We’re back with our parade through (alternate) history via GMT Games‘ brilliant COIN title, Liberty or Death. I’m getting the sense that you, the Stately Players [I’m really trying to get him to stop. This will be the last time, I swear -ed.], are losing interest in these turn-by-turn walkthroughs, so I’m going to really try and wrap the whole thing up before Thanksgiving so we can move on to a different game. When I started the affair, I had it in my head that I would spend 5-6 hours playing the game and then chop it into a week’s worth of material. When I saw how much information had to be relayed while writing up the first turn, I realized I may have bitten off more than I could chew and moved to the one-two turns per day format. That works well for me, but it needs to work well for you as well. I’m new at this, and still learning. Stick with me. We’ll wrap up LoD as quick as possible and then throw something else on the table.
1775, Turn 7
The Patriots and Native Americans both acted in Turn 6, so they’re ineligible to act on Turn 7, leaving this turn open to only the British and French, both being run by the game’s AI system. The card we’re looking at is Edmund Burke on Conciliation and the British get first dibs.
Looking at our flowchart for the British, we check to see if they want to play the Event on the Edmund Burke card. The event for the British states, “Place 1 Tory from Unavailable or Available in each of 3 spaces.” One of the criteria for the British to play the Event is if it brings in British troops from Unavailable, which this one does. Thus, the British will grab three Tories from the Unavailable box and place them on the board using the rules for random placement. One Tory is placed in Charles Town, while the others are placed in Boston and Pennsylvania. The Tory in Charles Town moves that city’s control marker to the British side, whereas the other two tories simply strengthen already strong British forces in those two areas.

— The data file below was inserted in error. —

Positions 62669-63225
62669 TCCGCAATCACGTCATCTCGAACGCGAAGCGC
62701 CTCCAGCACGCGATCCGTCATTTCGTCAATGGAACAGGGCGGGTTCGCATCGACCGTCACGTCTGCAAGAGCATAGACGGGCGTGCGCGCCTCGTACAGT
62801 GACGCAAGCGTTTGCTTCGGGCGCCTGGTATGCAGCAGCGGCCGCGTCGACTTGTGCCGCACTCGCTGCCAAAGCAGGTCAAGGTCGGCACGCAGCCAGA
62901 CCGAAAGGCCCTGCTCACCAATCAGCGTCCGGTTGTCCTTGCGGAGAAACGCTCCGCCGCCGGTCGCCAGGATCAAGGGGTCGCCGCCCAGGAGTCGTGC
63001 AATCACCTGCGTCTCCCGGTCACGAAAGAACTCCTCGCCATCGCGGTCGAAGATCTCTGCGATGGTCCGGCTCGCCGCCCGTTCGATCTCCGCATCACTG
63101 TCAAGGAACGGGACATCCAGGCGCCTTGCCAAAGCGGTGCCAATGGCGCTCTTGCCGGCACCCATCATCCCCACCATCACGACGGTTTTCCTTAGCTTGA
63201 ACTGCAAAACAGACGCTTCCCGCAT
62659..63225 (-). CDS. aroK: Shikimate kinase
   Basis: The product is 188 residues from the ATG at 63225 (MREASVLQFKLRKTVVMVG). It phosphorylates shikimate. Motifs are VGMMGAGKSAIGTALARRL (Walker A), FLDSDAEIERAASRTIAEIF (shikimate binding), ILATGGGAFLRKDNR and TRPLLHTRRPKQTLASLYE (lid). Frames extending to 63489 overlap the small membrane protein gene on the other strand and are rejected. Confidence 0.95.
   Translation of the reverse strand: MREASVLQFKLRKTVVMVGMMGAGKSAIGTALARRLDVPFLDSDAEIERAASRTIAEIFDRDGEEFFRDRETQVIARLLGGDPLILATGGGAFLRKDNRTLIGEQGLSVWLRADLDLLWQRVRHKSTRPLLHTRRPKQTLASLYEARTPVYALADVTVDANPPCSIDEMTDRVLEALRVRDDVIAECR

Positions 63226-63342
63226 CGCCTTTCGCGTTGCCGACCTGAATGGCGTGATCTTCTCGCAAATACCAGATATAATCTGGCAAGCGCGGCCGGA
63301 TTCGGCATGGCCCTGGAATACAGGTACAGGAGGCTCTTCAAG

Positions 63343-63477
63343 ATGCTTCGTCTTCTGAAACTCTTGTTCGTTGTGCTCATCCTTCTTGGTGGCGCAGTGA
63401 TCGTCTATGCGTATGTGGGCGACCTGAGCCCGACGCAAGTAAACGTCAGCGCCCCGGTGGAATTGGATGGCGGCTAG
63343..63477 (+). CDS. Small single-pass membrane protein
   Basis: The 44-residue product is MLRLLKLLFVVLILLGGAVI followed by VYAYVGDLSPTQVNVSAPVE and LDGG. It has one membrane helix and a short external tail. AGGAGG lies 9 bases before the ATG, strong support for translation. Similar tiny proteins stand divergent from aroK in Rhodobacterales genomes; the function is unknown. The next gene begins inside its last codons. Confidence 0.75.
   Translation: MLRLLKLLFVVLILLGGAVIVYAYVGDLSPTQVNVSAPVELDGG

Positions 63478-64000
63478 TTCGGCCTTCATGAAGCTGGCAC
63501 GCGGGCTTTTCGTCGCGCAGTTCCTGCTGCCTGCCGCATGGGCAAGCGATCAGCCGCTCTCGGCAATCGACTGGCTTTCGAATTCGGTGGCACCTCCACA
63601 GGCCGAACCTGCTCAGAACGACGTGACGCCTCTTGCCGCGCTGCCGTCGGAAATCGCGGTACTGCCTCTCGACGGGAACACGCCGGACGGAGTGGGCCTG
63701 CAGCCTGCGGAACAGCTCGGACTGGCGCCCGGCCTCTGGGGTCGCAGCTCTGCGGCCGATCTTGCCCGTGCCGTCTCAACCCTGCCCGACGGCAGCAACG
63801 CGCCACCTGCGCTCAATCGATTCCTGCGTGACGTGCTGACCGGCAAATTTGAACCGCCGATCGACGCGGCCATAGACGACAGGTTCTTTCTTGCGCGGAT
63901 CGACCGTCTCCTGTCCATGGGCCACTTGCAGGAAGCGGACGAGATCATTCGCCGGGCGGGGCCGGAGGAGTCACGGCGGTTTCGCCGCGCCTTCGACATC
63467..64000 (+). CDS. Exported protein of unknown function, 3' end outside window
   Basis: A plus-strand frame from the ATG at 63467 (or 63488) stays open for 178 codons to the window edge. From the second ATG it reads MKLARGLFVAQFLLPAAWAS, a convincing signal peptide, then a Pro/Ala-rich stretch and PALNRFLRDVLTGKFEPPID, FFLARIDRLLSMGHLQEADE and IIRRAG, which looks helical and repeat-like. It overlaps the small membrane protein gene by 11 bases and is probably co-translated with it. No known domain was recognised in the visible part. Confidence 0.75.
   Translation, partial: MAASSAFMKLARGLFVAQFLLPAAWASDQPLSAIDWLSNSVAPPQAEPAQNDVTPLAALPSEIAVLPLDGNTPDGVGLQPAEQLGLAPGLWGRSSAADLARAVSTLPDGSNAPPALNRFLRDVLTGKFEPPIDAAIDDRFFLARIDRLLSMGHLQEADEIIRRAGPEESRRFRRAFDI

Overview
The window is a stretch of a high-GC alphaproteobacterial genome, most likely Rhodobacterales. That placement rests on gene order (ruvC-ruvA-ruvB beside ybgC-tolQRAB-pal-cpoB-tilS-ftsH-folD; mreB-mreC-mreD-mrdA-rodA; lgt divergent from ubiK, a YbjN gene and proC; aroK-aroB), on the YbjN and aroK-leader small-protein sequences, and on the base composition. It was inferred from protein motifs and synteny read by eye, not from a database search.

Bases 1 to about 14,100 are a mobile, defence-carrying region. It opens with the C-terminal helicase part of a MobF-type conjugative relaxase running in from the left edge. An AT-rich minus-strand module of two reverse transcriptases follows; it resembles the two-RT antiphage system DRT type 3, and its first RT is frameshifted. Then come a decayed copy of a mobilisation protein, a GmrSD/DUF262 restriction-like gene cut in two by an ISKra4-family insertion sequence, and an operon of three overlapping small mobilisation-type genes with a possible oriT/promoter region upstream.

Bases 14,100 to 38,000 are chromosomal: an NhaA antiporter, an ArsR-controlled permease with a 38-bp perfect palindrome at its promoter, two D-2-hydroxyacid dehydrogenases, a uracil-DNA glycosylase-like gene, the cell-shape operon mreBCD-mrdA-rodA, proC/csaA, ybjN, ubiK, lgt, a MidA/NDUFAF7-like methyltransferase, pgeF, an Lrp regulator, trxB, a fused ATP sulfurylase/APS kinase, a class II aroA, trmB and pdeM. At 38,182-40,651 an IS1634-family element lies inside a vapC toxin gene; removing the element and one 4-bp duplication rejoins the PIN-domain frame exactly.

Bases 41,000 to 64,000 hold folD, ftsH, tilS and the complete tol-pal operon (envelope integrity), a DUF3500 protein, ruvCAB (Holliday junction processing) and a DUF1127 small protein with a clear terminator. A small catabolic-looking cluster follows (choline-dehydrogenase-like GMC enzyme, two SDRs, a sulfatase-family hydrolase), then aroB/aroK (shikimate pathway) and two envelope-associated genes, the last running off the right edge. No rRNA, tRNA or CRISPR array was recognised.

The British turn is remarkably short (got to love those Events), so let’s see what the French are up to. Looking at their flowchart, we see that they cannot play the Event this turn (the British already just played it), so we move downward. The French have >0 resources and the Patriots have >3 resources, which means that the French will mobilize. This costs them one Resource, and then they can place two underground Militia into either Quebec, New York, New Hampshire, or Massachusetts. They will choose a place that changes control of a territory or city to the Patriot side first. We don’t have any locations that fit that bill, but we do have New York which only has three British/Native American troops in it. With the one active Patriot Militia already in New York, adding two more would remove British control and turn New York to Uncontrolled. That seems better than putting the two Militia into any of the other spaces, so that’s what we do. Two underground Militia enter New York, joining the already existing active Militia. We remove the Control marker and leave New York Territory uncontrolled.
The French also get to perform a Special Activity, which allows them to move squadrons to the West Indies. Because the French have no unavailable squadrons (they’re all in the West Indies already), they instead can move three regulars from Unavailable to Available. This bumps up the French War Preparation by 3, raising it to 11, only 5 points short of the French being able to enter the war.
So, will the French get their War Prep up to 16 next turn and enter the war? What can we expect on Turn 8? The next event is French Settlers Help, but we draw the upcoming event and it’s our first Winter Quarters card. There are six Winter Quarters cards in the deck, each one being a maintenance round where we check supply routes, desertions, and more. This being our first Winters Quarters card, I’m going to have it be its own post (I know I said I was going to speed up, but…). Watch for turn 8 and our first Winter Quarters turn tomorrow.